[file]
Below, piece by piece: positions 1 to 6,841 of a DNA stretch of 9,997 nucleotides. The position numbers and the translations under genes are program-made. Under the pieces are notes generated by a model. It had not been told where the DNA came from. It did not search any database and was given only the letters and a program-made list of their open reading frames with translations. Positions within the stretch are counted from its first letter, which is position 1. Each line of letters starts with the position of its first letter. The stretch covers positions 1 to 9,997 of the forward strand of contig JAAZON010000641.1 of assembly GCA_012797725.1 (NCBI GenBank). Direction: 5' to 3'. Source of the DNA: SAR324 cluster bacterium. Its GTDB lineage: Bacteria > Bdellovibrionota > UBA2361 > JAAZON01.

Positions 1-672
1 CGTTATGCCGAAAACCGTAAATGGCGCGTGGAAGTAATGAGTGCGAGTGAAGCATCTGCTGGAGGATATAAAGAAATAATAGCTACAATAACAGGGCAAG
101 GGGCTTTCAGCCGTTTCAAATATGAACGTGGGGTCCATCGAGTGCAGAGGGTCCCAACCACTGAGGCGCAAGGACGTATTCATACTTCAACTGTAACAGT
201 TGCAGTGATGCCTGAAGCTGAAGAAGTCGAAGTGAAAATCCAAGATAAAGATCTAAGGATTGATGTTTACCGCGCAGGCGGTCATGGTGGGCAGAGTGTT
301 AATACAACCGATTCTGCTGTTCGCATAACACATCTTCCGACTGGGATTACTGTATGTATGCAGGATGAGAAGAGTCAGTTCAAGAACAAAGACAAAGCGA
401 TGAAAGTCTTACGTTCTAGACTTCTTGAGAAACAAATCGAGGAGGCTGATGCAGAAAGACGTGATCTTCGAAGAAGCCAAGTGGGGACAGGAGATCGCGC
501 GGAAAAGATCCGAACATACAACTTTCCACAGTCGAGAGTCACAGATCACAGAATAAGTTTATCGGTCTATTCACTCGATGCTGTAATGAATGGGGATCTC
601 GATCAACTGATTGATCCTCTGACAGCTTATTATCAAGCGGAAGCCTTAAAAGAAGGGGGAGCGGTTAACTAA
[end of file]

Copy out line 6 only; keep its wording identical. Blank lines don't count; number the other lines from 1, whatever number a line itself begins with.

301 AATACAACCGATTCTGCTGTTCGCATAACACATCTTCCGACTGGGATTACTGTATGTATGCAGGATGAGAAGAGTCAGTTCAAGAACAAAGACAAAGCGA